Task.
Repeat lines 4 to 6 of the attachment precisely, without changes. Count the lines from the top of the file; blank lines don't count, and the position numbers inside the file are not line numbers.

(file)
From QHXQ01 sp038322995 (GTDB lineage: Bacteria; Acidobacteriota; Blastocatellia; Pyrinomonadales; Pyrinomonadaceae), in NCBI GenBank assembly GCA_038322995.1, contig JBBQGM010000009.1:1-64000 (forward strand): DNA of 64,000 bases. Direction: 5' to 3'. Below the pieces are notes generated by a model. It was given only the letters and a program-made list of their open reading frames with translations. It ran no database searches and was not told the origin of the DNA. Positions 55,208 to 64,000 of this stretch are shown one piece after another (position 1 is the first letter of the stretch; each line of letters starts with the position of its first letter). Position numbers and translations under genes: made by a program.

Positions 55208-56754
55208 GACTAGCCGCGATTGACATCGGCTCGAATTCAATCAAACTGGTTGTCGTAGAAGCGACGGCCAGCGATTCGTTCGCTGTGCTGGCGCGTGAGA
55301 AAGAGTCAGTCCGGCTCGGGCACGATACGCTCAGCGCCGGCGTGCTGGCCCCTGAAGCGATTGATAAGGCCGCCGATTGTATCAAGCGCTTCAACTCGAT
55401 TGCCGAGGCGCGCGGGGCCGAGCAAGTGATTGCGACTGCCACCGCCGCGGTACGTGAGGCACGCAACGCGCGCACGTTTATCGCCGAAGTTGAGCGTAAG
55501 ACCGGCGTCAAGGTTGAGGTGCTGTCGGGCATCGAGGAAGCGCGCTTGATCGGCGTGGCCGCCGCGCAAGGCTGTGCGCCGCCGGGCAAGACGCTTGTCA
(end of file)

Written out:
55301 AAGAGTCAGTCCGGCTCGGGCACGATACGCTCAGCGCCGGCGTGCTGGCCCCTGAAGCGATTGATAAGGCCGCCGATTGTATCAAGCGCTTCAACTCGAT
55401 TGCCGAGGCGCGCGGGGCCGAGCAAGTGATTGCGACTGCCACCGCCGCGGTACGTGAGGCACGCAACGCGCGCACGTTTATCGCCGAAGTTGAGCGTAAG
55501 ACCGGCGTCAAGGTTGAGGTGCTGTCGGGCATCGAGGAAGCGCGCTTGATCGGCGTGGCCGCCGCGCAAGGCTGTGCGCCGCCGGGCAAGACGCTTGTCA